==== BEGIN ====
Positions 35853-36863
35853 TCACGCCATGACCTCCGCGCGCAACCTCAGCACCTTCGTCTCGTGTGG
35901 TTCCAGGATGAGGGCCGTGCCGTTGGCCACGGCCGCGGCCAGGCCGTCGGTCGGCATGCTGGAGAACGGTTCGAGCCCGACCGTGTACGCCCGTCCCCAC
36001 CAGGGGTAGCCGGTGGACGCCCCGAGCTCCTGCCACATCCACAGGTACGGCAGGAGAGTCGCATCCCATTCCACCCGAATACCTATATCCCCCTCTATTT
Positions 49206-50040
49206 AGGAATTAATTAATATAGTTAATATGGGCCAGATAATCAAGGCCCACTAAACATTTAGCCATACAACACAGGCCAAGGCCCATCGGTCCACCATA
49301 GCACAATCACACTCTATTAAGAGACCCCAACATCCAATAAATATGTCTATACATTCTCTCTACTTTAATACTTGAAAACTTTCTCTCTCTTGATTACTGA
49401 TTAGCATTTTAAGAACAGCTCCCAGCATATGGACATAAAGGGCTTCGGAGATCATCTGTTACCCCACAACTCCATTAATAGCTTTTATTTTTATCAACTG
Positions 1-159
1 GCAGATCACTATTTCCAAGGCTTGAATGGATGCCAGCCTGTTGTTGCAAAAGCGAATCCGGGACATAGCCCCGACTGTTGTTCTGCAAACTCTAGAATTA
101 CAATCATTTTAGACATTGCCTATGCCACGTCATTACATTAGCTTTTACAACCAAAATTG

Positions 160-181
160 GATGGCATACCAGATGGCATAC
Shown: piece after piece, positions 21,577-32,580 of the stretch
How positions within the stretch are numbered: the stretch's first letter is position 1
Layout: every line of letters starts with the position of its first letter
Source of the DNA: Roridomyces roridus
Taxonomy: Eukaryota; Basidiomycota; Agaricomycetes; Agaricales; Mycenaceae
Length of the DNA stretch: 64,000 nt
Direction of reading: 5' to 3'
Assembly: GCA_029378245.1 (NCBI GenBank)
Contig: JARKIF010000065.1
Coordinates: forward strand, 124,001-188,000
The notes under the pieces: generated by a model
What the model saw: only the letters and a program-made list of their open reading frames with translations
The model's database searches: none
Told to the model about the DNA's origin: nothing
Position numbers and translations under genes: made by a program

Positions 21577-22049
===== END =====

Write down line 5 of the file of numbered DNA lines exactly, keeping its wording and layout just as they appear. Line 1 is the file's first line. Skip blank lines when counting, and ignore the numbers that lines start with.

Positions 49206-50040